The Revolution of 1848 also engulfed Croatia, which Ban Josip Jelacic united under his government, and the Croatian parliament passed a national program, abolished serfdom and established the idea of the unification of all Croatian lands as a foundation. In 1848, the Croats resisted the Hungarians with arms, as the Hungarians did not recognize Croatian autonomy, but both became the victims of Austrian absolutism from 1850 to 1860. In their parliament in 1861, the Croats put forth their demands for the unification of all Croatian lands, created closer ties with Hungary, rejected ties with Austria and drafted their program for an independent Croatia for the first time (Ante Starcevic, Eugen Kvaternik). After being defeated by the Prussians, Austria reorganized itself as Austria-Hungary (1867), and the Croatian lands were divided between these two, while Civil Croatia obtained internal autonomy through the Croatian- Hungarian Compromise, which no other part of the Austro-Hungarian Empire had.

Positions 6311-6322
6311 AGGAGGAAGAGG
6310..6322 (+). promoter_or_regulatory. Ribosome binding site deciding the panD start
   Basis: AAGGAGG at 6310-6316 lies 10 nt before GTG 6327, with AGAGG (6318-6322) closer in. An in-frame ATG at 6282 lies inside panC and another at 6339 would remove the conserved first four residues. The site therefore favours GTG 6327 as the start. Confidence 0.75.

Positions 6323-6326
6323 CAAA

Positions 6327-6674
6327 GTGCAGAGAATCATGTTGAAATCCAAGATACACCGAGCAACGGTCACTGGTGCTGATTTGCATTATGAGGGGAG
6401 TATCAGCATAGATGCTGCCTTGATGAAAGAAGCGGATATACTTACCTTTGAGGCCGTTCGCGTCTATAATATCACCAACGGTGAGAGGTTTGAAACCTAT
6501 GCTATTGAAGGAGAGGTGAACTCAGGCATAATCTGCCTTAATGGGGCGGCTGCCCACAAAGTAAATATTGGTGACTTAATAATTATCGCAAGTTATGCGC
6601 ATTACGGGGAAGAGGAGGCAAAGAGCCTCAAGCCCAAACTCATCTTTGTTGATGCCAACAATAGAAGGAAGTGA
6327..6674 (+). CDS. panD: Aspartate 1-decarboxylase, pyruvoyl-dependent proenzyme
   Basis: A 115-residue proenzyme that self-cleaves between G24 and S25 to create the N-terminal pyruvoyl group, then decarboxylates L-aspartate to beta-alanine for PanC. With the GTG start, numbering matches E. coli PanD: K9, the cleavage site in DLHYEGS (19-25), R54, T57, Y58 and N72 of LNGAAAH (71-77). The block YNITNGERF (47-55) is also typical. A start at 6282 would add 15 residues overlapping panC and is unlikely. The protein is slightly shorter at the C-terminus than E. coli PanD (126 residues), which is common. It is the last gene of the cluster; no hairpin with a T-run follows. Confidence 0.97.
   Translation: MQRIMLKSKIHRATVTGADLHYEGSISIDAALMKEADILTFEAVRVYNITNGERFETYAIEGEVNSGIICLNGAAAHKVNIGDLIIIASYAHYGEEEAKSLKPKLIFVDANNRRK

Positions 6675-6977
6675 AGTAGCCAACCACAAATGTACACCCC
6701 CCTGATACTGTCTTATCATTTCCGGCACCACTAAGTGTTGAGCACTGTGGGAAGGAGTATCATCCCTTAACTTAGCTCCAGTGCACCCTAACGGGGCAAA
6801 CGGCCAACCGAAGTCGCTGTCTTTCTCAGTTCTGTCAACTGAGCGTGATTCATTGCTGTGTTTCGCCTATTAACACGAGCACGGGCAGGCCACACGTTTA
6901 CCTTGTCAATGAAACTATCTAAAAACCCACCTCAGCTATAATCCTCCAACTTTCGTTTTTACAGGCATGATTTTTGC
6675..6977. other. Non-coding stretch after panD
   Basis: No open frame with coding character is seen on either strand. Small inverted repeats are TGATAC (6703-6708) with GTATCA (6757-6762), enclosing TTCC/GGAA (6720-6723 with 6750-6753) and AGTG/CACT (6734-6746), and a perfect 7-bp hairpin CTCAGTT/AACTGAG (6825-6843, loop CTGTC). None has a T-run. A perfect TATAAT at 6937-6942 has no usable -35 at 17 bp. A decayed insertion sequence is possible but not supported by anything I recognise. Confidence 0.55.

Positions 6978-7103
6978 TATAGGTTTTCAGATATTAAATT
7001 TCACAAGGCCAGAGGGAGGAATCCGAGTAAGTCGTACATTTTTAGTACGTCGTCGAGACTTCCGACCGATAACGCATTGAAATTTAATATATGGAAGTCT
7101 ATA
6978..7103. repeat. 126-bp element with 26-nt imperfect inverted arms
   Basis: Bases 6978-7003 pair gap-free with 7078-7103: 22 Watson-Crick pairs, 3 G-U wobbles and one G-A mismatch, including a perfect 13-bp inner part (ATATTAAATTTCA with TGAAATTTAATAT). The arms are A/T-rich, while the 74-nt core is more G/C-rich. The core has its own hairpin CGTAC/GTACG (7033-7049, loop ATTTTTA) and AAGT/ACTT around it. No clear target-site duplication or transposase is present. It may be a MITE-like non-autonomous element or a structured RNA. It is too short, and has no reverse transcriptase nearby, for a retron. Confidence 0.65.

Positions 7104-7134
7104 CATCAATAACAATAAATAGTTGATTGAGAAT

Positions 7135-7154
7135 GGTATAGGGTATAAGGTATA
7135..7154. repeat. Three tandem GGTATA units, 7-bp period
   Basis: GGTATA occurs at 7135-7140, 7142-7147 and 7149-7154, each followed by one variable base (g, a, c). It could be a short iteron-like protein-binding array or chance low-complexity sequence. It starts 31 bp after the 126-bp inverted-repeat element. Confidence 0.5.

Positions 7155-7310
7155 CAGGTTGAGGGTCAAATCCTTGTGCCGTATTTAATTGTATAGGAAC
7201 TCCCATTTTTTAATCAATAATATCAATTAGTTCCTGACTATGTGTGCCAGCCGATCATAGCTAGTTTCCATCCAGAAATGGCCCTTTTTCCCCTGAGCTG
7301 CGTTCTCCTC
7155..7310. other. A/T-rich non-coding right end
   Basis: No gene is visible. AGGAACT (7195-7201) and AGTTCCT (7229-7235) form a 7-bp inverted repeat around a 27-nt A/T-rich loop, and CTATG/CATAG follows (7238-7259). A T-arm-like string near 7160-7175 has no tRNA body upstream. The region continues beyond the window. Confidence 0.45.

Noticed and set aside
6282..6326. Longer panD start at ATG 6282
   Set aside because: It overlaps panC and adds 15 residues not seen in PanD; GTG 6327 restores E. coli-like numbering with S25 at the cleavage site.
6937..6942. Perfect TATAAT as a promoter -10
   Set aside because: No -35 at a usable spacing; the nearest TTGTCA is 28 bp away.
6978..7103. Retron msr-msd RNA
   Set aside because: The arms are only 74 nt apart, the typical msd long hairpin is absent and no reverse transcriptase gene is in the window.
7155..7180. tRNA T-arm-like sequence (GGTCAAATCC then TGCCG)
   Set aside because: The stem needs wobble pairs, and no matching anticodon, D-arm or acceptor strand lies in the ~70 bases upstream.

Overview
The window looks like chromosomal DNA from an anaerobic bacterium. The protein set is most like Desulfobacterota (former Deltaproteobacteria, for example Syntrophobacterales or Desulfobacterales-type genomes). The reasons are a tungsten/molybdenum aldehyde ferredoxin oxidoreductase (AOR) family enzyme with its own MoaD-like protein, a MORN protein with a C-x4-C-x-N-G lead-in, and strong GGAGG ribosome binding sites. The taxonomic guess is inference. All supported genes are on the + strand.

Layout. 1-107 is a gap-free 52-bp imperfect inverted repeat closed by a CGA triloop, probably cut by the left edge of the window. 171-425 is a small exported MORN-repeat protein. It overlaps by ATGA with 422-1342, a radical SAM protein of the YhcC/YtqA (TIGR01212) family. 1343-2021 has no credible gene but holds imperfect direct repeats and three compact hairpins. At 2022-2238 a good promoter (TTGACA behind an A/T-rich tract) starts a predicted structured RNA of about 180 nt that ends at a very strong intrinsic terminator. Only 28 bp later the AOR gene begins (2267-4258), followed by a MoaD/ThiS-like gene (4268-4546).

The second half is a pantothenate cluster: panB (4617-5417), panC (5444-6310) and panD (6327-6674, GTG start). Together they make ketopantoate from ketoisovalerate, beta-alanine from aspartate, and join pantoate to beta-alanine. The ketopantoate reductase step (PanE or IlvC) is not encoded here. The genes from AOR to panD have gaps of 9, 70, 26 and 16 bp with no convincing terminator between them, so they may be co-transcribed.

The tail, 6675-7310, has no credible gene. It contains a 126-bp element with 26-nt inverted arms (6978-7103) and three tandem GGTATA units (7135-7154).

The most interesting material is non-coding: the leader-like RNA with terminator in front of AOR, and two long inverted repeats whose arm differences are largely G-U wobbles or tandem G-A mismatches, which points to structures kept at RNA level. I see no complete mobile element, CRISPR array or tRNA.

After the Berlin Congress in 1878, Austria- Hungary obtained Bosnia-Herzegovina, so that the Croats living there found themselves living in the same state with the rest of the Croats people. When the Military Frontier was dissolved in 1881, its parts were united by historical right to their mother country, Croatia, whose administrative, political and cultural center was Zagreb. However, Dalmatia, Boka Kotorska and Istria were still in the Austrian part of the monarchy, and Rijeka, as a port, and Medjimurje were administered by Hungary, despite the fact that the Croatian parliament sought the unification of all Croatian lands. This situation was maintained until 1918, when the Austro-Hungarian Empire fell. Unification with the Military Frontier enlarged the number of Serbs in Croatia. These were the descendents of the aforementioned Vlach stock-herders who were settled in Croatian lands during the Turkish conquests. In the course of the nineteenth century they accepted Serbian national affiliation because they shared the same Orthodox faith with the Serbs. They demanded a separate language, the use of the Cyrillic alphabet and cultural and political autonomy. One part of these people, prompted from Serbia, worked on the separation of the former territory of the Military Frontier and unification with the Kingdom of Serbia. This was the so-called Greater Serbia program, in which parts of Croatia, Bosnia- Herzegovina, the Principality of Montenegro, Macedonia, etc., were supposed to be annexed by Serbia.